Computer Vision in Rust?



I’m currently working on computer vision algorithms, more specifically direct visual odometry (similar to DSO). As far as I know all these algorithms are implemented in C++ (or Matlab). I have the feeling that this project could be a good opportunity to try out Rust. I love the idea of having a very fast language, with a much better type system than C++.

To my knowledge, the requirements of such a project are:

  • Reading and showing images / videos ( / streams).
  • Manipulation of images as matrices / tensors.
  • Linear algebra with those matrices / tensors:
    • Standard linear algebra operations (additions, multiplications, decompositions, …).
    • Specific linear algebra of rigid body motions, similarities, projective geometry, …
  • Linear and non-linear solvers and optimization, like Gauss-Newton optimization.
  • Graph optimization (similar to g2o).
  • Appearance-based large-scale loop closure detection (similar to openFABMAP).
  • Manipulation of point clouds.
  • 3D scene visualization:
    • Visualization of point clouds.
    • Visualization of simple shapes, lines, meshes.
    • Scene navigation (being able to zoom, rotate, …).

That makes a lot of requirements and I might have forgotten some. I’d rather do the project entirely in one language, either C++ or Rust but no mix (or max on library). So my questions are:

  • Do you think the Rust ecosystem is mature enough for a project like this? (available / missing libraries)
  • Are there hard stoppers, caveats, warnings I should be aware of?
  • Are there other computer vision projects in Rust?

Thanks in advance for any honest answer!


How secure do you need your library to be?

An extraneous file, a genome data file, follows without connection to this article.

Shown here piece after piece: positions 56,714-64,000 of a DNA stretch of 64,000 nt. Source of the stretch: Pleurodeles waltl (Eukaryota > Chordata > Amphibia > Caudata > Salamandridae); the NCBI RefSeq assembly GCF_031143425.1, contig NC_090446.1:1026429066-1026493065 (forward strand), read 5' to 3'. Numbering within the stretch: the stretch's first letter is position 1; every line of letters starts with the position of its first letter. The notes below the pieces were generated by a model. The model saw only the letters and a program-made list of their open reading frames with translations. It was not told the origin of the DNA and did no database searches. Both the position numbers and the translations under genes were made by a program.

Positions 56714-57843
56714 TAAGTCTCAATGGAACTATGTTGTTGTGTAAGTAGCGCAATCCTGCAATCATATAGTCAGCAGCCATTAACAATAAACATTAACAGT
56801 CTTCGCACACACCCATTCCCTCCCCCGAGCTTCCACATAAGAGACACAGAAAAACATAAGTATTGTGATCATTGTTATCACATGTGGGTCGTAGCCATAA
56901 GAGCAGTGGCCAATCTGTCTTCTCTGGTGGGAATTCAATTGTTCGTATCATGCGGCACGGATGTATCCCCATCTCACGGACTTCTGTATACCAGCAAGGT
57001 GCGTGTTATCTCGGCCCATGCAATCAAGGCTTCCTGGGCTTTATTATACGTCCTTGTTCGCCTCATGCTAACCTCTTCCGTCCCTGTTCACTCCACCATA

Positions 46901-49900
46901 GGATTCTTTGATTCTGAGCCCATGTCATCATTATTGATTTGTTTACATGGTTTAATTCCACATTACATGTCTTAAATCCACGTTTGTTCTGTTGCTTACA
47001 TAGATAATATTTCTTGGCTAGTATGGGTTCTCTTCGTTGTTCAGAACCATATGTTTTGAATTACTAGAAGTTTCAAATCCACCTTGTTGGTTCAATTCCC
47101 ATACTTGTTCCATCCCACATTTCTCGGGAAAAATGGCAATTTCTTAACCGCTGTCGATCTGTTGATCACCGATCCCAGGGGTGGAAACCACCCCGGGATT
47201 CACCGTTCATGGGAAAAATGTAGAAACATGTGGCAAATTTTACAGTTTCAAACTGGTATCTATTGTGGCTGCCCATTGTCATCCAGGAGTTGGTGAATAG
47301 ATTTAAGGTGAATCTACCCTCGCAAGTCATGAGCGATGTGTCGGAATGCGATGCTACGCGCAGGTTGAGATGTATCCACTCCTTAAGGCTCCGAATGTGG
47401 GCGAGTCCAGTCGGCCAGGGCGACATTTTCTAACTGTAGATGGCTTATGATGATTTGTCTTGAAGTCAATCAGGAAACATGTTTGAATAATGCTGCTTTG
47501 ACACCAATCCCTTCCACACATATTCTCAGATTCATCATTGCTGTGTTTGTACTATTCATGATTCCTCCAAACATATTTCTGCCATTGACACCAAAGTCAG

I suspect the ease of development in C++, the amount of mature libraries available in C++ ecosystem heavily outweigh the safety you get in Rust.

There are the typical vulnerabilities related to memory errors in C++ libraries(e.g. OpenCV), leading to arbitrary code execution, DoS, etc, but their initial development began when security was not a major concern. If you are writing your algorithms from scratch in C++ along with help of static and dynamic analyzers, then you probably will have easier time developing than in Rust and achieve roughly same level of safety depending on how critical your library/system needs to be.


Safety is not my main concern. What attracts me most is the expressiveness of the type system (ADT) and the ownership model. And I’d like to know how much I can reuse (available libraries) and how much I’d have to recode.

So far, I’ve identified:

  • PistonDevelopers/image and pcwalton/rust-media for image / video manipulation
  • rust-ndarray and nalgebra for matrices manipulation, projective geometry, linear solvers
  • bluss/petgraph for expression of graphs
  • l3ck/rust-3d or aepsil0n/acacia for point clouds
  • For visualization:
    • PistonDevelopers/conrod for GUI visualization
    • sebcrozet/kiss3d for graphics engine (visualize point clouds, cameras, etc.).
    • gfx for low-level graphics

I didn’t find any library for:

  • non-linear optimization
  • optimization over graphs
  • loop-closure detection (image appearance algorithm)

Any feedback on these libraries about maturity, maintenance, inter compatibility?


I think a lib like opencv is important to computer vision in Rust. Yes, there is a opencv binding to Rust, which however has not updated for two years, and the document is not compariable to its origin C++ counterpart.

The data i/o lib is also far from usable. For example, many scientific data are stored as hdf5. The rust hdf5 lib is available, however the document is not very friendly, and it has not been updated for two years.


The corresponding reddit post for reference.


pcwalton/rust-media is not maintained. I recommend using gstreamer wrapper instead.


@kornel I’d really like to avoid c/c++ wrappers but if there is no choice thanks for the reference. Are there alternatives in Rust? Are there libraries with high level abstractions like what you’d do in OpenCV?

cap = cv2.VideoCapture(0);
frame =;


I’m not aware of any production-ready video codecs in Rust, so avoiding C wrappers will be very limiting.

C wrappers usually do add high level abstractions and a level of safety on top of the C APIs.


I just watched this video from FOSDEM 18 about GStreamer and Rust so I’m just adding the reference here: